Political Analysis

UK Navy Decision to Deploy its Most Advanced Warship off Yemen Questioned

Written by Staff

Growing fears of terror attacks on a crucial waterway of world shipping has seen the UK deploy its most advanced warship off the coast of Yemen.

With a Teekay LNG carrier and a number of naval ships coming under attack in recent weeks and concern growing that terrorists are planning more suicide attempts in the narrow Bab al-Mandeb Strait, the HMS Daring has been sent to help commercial ships transit the area, the UK’s Times newspaper reports.

The strait links the Red Sea with the Gulf of Aden.

Kevin Doherty from Nexus Consulting questioned the UK navy’s decision, suggesting it could lead to a replay of the so-called Tanker Wars of the 1980s.

“It’s a potentially dangerous move by the UK adding a warship to the area of operation,” Doherty said.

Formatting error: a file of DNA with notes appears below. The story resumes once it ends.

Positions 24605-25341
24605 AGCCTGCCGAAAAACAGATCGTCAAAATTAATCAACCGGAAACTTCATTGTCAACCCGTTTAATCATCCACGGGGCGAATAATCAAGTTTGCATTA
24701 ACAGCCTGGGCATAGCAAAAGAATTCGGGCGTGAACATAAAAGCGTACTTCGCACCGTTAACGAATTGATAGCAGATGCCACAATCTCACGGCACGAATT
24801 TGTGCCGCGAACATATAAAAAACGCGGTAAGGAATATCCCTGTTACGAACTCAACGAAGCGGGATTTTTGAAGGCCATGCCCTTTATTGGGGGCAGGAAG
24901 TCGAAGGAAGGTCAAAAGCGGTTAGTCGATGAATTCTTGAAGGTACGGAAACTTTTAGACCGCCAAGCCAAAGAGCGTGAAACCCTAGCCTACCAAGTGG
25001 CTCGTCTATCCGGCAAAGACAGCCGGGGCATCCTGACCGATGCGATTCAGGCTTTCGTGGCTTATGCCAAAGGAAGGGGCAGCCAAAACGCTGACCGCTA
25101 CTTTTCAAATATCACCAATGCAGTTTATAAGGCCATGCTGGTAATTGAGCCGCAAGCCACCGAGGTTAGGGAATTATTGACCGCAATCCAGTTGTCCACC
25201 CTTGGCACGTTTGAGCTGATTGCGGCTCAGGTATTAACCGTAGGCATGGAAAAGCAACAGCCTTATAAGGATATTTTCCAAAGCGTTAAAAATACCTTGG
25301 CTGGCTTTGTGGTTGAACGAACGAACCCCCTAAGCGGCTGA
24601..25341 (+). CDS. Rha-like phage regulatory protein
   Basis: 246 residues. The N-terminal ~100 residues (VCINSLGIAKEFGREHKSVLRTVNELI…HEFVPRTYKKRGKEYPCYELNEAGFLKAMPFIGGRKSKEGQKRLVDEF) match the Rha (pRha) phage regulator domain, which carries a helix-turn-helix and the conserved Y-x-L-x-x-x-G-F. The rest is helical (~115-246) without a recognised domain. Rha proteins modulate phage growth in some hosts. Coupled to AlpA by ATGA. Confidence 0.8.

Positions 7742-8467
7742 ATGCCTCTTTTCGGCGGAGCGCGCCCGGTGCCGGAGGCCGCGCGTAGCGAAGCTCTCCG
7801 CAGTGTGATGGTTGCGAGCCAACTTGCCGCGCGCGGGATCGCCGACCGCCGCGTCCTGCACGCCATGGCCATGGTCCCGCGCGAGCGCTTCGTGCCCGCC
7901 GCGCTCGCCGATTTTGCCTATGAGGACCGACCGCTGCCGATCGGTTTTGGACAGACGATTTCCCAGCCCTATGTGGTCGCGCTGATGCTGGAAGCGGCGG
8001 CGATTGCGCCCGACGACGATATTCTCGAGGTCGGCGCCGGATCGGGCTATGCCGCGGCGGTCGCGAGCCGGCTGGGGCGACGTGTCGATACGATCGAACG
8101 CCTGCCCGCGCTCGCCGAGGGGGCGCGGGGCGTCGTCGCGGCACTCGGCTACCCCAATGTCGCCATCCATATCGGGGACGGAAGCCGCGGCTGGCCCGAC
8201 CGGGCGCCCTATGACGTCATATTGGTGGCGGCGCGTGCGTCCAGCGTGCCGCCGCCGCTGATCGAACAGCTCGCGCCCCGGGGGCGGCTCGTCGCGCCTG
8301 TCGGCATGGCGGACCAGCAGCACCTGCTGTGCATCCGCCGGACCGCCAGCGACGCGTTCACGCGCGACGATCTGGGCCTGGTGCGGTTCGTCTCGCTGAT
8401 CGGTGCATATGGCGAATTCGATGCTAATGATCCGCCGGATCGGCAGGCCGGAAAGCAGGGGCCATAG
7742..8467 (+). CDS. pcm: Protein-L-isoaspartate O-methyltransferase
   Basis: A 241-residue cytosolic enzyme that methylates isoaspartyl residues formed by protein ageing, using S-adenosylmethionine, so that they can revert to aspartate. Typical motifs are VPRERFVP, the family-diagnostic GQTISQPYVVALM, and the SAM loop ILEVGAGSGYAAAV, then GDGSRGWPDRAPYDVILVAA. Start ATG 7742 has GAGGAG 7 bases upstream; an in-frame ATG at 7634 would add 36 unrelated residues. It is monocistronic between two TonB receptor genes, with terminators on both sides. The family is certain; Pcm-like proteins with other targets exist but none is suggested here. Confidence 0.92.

“It’s eerily reminiscent of the beginning of Operation Earnest Will aka the Tanker Wars of the 1980s in the Persian Gulf.”

Doherty warned that there is a significant risk to all ships around Yemen from rockets, and that risk seems to be indiscriminate, being fired at any ship of opportunity.

“Adding a warship certainly increases the potential for collateral/compounded damage,” Doherty said.

In the Tanker Wars, a number of US warships sustained significant damages, including the USS Stark (fired upon by ‘friendly’ Iraqi aircraft) and the USS Samuel B. Roberts, which almost sank.

“As the rocket attacks on ships around Yemen neither appear to be targeted nor fired from fixed positions there seems little a warship can do to prevent these attacks, and ultimately adds one more ship as a potential target,” Doherty concluded.

About Sam Chambers;

Starting out with the Informa Group in 2000 in Hong Kong, Sam Chambers became editor of Maritime Asia magazine as well as East Asia Editor for the world’s oldest newspaper, Lloyd’s List. In 2005 he pursued a freelance career and wrote for a variety of titles including taking on the role of Asia Editor at Seatrade magazine and China correspondent for Supply Chain Asia. His work has also appeared in The Economist, The New York Times, The Sunday Times and The International Herald Tribune.

Original Article